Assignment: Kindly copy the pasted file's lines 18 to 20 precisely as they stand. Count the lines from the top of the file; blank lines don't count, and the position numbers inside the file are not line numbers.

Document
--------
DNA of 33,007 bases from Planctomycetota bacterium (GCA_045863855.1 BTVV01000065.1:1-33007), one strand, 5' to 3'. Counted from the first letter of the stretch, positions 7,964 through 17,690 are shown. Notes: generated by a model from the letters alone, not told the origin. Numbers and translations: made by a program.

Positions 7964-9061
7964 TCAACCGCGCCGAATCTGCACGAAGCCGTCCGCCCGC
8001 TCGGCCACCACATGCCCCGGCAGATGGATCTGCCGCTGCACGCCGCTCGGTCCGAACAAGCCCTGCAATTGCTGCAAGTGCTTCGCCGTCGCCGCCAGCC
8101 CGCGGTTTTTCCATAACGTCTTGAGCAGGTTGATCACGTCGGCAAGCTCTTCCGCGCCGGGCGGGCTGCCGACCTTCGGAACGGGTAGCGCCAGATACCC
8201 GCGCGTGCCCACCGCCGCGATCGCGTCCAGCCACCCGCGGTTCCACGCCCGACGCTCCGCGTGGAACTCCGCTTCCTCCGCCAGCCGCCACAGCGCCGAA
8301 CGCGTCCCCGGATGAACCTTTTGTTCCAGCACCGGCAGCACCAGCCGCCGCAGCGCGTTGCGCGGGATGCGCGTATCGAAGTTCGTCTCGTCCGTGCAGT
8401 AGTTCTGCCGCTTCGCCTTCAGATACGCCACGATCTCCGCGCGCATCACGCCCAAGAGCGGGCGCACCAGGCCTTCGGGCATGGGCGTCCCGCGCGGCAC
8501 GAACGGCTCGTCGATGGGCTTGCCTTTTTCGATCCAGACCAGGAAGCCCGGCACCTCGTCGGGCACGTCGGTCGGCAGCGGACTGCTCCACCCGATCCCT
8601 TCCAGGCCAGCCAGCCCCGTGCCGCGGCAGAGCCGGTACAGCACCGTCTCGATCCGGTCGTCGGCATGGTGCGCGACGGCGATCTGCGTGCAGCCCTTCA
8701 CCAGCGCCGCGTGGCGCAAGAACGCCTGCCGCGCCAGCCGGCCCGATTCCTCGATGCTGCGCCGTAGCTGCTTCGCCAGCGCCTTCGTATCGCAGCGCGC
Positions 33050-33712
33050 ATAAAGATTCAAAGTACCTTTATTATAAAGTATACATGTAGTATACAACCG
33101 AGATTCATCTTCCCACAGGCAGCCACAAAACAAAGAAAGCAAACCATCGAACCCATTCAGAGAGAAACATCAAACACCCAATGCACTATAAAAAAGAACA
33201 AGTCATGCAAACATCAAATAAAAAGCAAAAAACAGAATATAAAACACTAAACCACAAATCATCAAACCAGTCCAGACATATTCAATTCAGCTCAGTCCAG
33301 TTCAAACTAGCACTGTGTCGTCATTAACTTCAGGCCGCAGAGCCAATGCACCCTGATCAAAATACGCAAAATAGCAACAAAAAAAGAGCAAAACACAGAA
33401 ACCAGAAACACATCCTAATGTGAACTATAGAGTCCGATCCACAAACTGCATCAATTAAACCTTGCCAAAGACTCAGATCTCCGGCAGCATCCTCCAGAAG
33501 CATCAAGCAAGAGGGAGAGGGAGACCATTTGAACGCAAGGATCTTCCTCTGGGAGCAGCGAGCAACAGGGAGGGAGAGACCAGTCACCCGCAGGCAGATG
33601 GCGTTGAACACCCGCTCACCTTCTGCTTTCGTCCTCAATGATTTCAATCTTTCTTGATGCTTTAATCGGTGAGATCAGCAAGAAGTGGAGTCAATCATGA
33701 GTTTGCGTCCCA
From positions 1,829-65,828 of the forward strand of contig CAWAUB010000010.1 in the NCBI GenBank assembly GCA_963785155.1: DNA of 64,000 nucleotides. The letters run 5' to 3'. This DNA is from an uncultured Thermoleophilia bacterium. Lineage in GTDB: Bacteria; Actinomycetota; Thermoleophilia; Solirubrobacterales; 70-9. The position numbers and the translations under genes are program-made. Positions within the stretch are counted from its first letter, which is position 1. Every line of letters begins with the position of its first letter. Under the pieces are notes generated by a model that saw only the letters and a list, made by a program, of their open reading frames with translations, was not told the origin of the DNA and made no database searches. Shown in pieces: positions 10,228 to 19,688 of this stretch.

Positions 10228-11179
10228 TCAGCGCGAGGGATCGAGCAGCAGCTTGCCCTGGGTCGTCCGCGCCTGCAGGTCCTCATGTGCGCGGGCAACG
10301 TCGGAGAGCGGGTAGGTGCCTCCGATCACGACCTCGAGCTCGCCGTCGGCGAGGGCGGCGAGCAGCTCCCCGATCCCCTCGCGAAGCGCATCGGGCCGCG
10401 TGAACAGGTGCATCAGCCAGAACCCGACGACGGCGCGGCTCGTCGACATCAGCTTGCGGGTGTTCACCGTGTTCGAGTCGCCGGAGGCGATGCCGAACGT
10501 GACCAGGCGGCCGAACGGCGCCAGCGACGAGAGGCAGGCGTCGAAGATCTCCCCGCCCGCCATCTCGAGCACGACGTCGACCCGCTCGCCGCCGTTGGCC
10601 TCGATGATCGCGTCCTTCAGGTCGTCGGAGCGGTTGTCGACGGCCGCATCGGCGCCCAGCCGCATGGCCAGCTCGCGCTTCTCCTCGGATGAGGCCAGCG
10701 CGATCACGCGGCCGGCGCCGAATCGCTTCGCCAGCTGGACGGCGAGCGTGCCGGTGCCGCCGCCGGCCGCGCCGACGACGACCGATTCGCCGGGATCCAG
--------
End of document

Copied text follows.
33501 CATCAAGCAAGAGGGAGAGGGAGACCATTTGAACGCAAGGATCTTCCTCTGGGAGCAGCGAGCAACAGGGAGGGAGAGACCAGTCACCCGCAGGCAGATG
33601 GCGTTGAACACCCGCTCACCTTCTGCTTTCGTCCTCAATGATTTCAATCTTTCTTGATGCTTTAATCGGTGAGATCAGCAAGAAGTGGAGTCAATCATGA
33701 GTTTGCGTCCCA